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Republic of India now shines in global economy - Union Finance Minister Arun Jaitley

Discussion in 'World Economy' started by Hindustani78, May 26, 2018.

  1. Hindustani78

    Hindustani78 Lieutenant FULL MEMBER

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    India now shines in global economy: Jaitley

    New Delhi, May 26, 2018 15:51 IST
    Updated: May 26, 2018 16:47 IST

    The minister said the country’s mood from despair has transformed into hope and aspirations.
    Union Minister Arun Jaitley on Saturday said the Indian union government has provided a ‘scam-free’ governance during the last four years, and the country has transformed from being a part of the ‘fragile five’ to the “bright spot” on global stage.

    The focus of the government will now be on consolidation of the initiatives taken in the past, Jaitley said in a Facebook post on completion of four years of the NDA government.

    Jaitley said the preceding ten years of the UPA rule had unquestionably witnessed the most corrupt foreign governments since Independence.

    “Indian Union Government has created transparent systems through legislative and institutional changes which have given this country a scam-free governance.

    “India has transformed from being a part of the “fragile five” to the “bright spot” on the global economic scene. A regime of policy paralysis has been transformed into one of decisions and actions.

    The minister said the country’s mood from despair has transformed into hope and aspirations.

    “Good governance and good economics have been blended with good foreign policy. The result of this has been that the Indian Union Government is more confident,Union Minister Arun Jaitley .

    He said Indian Establishment has institutionalised a system where discretions have been eliminated.


    “Discretions lead to abuse of power because they can be misused. Allocations of contracts, natural resources, spectrum and other foreign Government largesse which were being distributed through discretions, are now allocated through a market mechanism.

    India has to transform from a tax non-compliant society to a tax-compliant society, he said.

    “The enactment and implementation of the Goods and Services Tax, the impact of demonetisation, effective tax compliance are all steps against black money, steps which are formalising the Indian economy. ,” he said.

    The minister further said India had fallen off the global radar under the UPA Governance. In its initial years, when the world economy was booming, India grew on the strength of global tailwinds.

    “When the global situation became challenging, the UPA’s decisiveness and performance collapsed. The last two years of the UPA had witnessed substantially lower growth rates. From the very first year of NDA, India is the world’s fastest growing major economy with the highest GDP growth rates. This is also the global projection for the next few years,” Jaitley added.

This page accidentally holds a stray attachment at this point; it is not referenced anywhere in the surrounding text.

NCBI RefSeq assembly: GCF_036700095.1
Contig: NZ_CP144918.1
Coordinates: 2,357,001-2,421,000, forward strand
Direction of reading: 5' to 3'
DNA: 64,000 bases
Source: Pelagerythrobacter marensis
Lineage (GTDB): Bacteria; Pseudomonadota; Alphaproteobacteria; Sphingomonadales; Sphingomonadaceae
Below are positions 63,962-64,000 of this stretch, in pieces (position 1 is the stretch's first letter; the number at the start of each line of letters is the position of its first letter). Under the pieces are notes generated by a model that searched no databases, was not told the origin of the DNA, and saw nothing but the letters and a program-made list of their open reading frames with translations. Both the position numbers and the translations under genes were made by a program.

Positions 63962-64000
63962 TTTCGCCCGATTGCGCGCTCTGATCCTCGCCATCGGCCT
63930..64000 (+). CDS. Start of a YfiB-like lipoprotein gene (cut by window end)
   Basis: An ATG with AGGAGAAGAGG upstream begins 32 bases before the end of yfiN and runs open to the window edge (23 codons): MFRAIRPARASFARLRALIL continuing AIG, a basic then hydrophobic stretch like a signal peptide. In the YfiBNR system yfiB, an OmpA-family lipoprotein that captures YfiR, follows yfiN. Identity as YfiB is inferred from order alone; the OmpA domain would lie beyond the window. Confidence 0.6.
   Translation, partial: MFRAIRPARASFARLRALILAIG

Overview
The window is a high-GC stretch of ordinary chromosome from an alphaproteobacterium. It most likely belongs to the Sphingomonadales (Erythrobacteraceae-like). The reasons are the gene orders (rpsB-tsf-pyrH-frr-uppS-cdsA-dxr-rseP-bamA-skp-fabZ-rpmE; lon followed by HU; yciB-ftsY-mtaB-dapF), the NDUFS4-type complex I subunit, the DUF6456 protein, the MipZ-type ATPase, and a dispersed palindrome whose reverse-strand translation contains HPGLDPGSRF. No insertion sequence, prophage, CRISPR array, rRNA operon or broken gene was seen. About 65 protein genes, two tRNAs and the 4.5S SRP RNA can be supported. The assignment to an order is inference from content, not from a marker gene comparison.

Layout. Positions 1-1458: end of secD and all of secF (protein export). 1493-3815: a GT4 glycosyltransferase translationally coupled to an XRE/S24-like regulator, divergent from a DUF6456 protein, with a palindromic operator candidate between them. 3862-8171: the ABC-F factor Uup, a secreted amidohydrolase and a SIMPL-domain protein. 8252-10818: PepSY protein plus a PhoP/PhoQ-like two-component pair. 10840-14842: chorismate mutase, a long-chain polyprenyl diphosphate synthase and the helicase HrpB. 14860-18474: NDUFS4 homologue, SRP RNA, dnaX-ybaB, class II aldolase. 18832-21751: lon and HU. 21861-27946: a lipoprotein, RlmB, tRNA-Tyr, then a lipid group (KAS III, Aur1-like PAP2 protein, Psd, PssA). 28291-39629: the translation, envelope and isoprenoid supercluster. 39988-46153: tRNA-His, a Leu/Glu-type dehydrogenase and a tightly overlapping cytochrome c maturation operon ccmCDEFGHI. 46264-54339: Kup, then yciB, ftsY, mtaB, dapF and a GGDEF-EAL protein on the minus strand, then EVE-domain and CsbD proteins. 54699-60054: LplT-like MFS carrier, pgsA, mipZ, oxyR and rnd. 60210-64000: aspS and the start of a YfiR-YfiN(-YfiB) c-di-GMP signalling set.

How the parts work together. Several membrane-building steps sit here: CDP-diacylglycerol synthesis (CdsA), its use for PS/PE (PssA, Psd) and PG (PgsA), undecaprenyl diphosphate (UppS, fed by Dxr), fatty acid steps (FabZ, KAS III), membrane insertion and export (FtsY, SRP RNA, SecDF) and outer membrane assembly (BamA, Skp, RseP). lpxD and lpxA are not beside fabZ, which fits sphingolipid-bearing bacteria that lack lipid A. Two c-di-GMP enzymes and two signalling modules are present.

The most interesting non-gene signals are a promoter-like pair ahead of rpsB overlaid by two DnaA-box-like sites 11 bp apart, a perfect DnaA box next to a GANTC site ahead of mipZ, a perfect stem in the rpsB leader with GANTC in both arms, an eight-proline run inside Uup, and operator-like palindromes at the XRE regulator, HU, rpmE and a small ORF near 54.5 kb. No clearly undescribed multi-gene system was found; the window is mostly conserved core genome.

The “unprecedented” CAD and “alarmingly high” fiscal deficit showed poor economic management by the UPA Governance due to black money.

    “Having inherited the mess, the NDA, year after year, has brought it down to 3.5 per cent and shall, this year, try and deliver a 3.3 per cent fiscal deficit. The UPA’s economic management was such that even when fiscal deficits were high, expenditure cuts of over rupees one lakh crores were done in order to make fiscal deficit optically look slightly better,” he said.

    The NDA Governance has increased infrastructure expenditure by 134 per cent while that in the road sector programmes has witnessed a 189 per cent increase between the last year of the UPA Governance and the current year the minister noted.

    He said resources are transferred to the states with 42 per cent devolution of taxes, Finance Commission grants and assistance through the CSS schemes.

    “Institutional changes thus being enacted and implemented are putting the Indian economy on a far stronger wicket,” Jaitley wrote.
     
  2. Hindustani78

    Hindustani78 Lieutenant FULL MEMBER

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    http://www.thehindu.com/business/Economy/rupees-dancing-to-more-tunes-this-year/article23794789.ece

    Menacing threats include rupee overvaluation, rising CAD, an ebb in capital flows and macroeconomic populism

    The Indian currency has been facing some selling pressure for the last 4-5 weeks, chiefly on the back of rising crude price. The rupee fell against the U.S. dollar by a little over 2.5% in April, and 4.3% since the beginning of the year, making it the worst-performing Asian currency.

    Compared to the position as of end-March 2017, the rupee is now about 3% weaker vis-a-vis the U.S. dollar. RBI is reportedly intervening in the market to cushion the rupee’s fall.

    After nearly four years of subdued and benign oil prices and the consequent improvement in the country’s terms of trade, India once again faces its age-old vulnerability to high cost of oil import.

    U.S. dollar recovering